The Productivity Commission must be careful in how it assesses competition in the financial advice industry in order to drive better outcomes for consumers, the FPA has said.
Competition within the financial advice industry leads to improved client outcomes and affordability, the FPA has said in a submission to the Productivity Commission’s inquiry into competition in the Australian financial services industry.
The submission noted that traditionally, customer outcomes were assessed based on their improved understanding of financial matters and their confidence in making decisions, but the FPA warned that this can overlook advice clients’ quality of life and individual satisfaction.
“Criteria to assess consumer outcomes should also encompass consumer values, consumer satisfaction and, importantly, consumer well-being,” the submission said.
“The vast majority of those consumers (79.1 per cent) currently advised have indicated an improvement in financial wellbeing since engaging a financial planner.”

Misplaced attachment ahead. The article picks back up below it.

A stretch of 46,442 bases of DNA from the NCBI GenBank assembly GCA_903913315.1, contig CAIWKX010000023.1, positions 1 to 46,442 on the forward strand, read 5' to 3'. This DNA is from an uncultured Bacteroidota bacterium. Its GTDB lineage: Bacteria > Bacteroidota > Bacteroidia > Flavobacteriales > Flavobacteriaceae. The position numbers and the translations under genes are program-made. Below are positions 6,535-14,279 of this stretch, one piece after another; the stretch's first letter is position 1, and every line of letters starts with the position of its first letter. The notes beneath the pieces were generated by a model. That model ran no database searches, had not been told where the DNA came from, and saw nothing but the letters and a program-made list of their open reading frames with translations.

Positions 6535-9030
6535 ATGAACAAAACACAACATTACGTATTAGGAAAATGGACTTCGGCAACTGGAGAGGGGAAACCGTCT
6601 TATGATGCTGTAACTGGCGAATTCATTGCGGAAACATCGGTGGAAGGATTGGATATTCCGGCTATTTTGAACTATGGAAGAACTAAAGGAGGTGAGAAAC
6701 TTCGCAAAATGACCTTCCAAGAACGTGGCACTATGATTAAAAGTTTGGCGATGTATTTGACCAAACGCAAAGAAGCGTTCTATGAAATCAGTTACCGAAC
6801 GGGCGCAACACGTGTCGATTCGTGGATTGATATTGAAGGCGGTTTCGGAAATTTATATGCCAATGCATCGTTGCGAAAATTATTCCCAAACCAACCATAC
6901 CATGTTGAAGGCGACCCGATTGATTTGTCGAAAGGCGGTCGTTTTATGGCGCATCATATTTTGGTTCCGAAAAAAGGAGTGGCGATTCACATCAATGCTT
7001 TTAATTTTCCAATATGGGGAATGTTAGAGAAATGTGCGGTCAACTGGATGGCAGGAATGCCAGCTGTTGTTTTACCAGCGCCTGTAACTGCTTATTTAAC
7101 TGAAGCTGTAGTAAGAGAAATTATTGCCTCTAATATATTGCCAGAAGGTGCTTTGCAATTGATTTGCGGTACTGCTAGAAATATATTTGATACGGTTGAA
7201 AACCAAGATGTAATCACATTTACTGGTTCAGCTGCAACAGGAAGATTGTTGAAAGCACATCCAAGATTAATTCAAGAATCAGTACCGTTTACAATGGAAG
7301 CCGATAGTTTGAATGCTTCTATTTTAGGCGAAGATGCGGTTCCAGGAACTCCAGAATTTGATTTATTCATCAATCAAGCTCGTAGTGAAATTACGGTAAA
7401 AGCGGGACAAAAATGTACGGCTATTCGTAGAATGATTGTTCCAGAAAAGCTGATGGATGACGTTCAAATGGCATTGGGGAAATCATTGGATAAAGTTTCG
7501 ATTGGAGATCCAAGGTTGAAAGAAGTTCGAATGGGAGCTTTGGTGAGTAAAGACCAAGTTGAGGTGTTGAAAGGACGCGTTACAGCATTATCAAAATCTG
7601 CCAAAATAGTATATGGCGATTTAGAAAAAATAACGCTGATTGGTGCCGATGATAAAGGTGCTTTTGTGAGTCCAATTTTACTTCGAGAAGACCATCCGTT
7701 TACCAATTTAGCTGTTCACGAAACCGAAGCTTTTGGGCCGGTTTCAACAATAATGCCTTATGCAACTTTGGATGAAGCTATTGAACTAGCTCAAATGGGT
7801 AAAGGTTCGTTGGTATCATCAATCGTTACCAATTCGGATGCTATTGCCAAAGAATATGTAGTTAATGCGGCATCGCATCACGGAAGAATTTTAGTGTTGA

Measures of well-being have been used to inform Australian policy for over a decade, the submission said, and according to the Australian Bureau of Statistics can be assessed through individuals’ self-evaluations, and this approach is needed to inform future industry regulation.
“Competition is essential to drive improvements in the quality of advice and positive consumer outcomes in this unique market,” the submission said.
The submission said issues that affect the cost of advice for consumers will “directly influence consumer value” and well-being, and subsequently affect competition within the advice market.
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